There are two retail businesses in our city that have made what I think are very courageous decisions about Sunday openings, and both happen to be in the highly competitive electronics business. When the laws first changed to allow for Sunday shopping, both Brian Reimer Audio and Advance Electronics declined the opportunity to open. Positioned firmly within the Christian tradition, Brian Reimer’s decision was a bit risky but also quite logical. On the other hand, for Arnold Frieman – the President & CEO of Advance – the decision was boldly generous. You see Frieman is Jewish, yet because his store is positioned in a multi-cultural social context and with employees from a wide range of backgrounds, he decided to maintain a sabbath principle in a way that made the most sense for the majority of his staff and their families, and so he insisted his store remained closed on Sundays.
Now I have to admit that often as not I find myself slipping into the local grocery store on Sunday afternoons, sometimes to purchase things we need for our church that night… deep sigh. In other words, while the idea of steering clear of the marketplace on Sundays is deeply appealing, my follow-through is pretty thin. I know what it means to say, “The spirit is willing, but the flesh is weak.” And I know, too, that many people need to work on Sundays, including that usual list of health care workers, police and fire services, residential care staff, and so on. Then add people like the restaurant staff who bring us our breakfast and coffee when we decide to go out for a nice relaxing Sunday breakfast… well, you get the point.
So what do we do, just throw in the towel and see work-free Sundays as being a thing of the past? Or do we seek for ways in a secular seven-day-a-week world to intentionally live otherwise? That could be in acts so public (and risky) as what both Brian Reimer and Arnold Frieman have done, but for most of us it will be in things more modest and closer to home.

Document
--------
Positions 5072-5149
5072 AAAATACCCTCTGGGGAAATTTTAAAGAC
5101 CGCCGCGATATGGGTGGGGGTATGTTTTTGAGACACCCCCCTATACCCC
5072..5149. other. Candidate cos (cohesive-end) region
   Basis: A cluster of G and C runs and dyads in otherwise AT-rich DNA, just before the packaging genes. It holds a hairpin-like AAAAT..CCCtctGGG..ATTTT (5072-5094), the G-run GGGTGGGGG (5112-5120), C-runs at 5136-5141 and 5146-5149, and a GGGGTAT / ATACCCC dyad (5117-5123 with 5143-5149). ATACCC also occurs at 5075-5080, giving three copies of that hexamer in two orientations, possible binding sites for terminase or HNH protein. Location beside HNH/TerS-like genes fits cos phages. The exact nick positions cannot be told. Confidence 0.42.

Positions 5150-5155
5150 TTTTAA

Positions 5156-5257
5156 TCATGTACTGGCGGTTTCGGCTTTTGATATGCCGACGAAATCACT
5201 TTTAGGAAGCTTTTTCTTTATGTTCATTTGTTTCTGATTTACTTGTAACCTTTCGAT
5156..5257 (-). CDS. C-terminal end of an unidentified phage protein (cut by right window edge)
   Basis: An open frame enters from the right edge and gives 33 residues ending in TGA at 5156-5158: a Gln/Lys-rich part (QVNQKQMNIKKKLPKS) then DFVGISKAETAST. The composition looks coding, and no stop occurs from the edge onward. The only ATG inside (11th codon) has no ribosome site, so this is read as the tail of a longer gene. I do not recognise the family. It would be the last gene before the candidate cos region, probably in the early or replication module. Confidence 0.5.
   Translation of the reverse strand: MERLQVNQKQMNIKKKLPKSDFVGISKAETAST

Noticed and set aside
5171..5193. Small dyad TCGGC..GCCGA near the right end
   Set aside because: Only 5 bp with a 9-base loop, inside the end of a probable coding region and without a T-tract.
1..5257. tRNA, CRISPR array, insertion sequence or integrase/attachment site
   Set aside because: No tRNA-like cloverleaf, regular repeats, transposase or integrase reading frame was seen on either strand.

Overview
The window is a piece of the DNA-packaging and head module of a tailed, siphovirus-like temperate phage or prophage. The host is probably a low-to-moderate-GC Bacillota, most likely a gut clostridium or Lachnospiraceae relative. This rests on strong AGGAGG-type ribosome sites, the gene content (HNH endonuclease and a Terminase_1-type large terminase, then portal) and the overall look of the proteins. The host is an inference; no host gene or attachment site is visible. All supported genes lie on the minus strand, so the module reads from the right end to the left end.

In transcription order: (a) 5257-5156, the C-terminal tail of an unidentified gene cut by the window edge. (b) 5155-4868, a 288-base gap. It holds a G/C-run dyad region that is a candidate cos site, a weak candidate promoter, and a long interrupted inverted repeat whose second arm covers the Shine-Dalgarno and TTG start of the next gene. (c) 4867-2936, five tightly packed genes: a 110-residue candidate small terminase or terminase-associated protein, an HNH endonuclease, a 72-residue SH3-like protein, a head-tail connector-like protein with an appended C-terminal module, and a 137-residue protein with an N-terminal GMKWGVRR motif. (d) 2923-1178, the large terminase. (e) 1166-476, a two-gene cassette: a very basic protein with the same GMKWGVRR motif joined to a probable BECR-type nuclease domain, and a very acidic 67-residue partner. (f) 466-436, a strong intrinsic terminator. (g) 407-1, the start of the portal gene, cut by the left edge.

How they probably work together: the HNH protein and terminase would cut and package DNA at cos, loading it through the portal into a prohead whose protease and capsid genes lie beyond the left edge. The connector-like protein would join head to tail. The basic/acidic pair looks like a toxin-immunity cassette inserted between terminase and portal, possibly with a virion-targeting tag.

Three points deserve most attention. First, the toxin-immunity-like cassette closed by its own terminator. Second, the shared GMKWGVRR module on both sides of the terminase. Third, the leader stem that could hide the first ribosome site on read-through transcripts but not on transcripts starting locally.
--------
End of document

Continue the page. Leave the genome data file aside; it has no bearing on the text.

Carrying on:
I really like the perspective held by my grandfather, which he inherited from his own father who just happened to be a preacher. Sabbath didn’t mean doing nothing, but rather doing those things which give life. In my grandfather’s case, one of the things that most gave him life was digging around in his garden and tending to his roses, and so many a Sunday afternoon found him doing precisely that. Was that work? Only in the most technical and legalistic of senses, because it was those times alone in the garden that reminded him of what it meant to enjoy the stuff of the earth, the beauty of the created world, and even the dirt embedded in his hands.
It makes me a bit sad to think of people having to traipse off to work at Walmart for 9am on a Sunday, and equally sad to think that at the same time there will be people lining up just waiting to start shopping. Yet I’m not about to join some campaign of church leaders to try to outlaw Sunday morning shopping, as I think that kind of an approach would have a very limited shelf life at best. Instead I think we need to remember the story of Israel in Exile, and how a Sabbath sensibility helped to form them as God’s peculiar people, and then to look hard at how we might make some parallel moves in our context, both as individuals and as a company of disciples.
Maybe I’ll finally learn to get my shopping errands done prior to Sunday. Not that depriving Safeway of my $10 or $20 is going to change anything in their books, but it might begin to change my inner orientation. That, at least, is a start.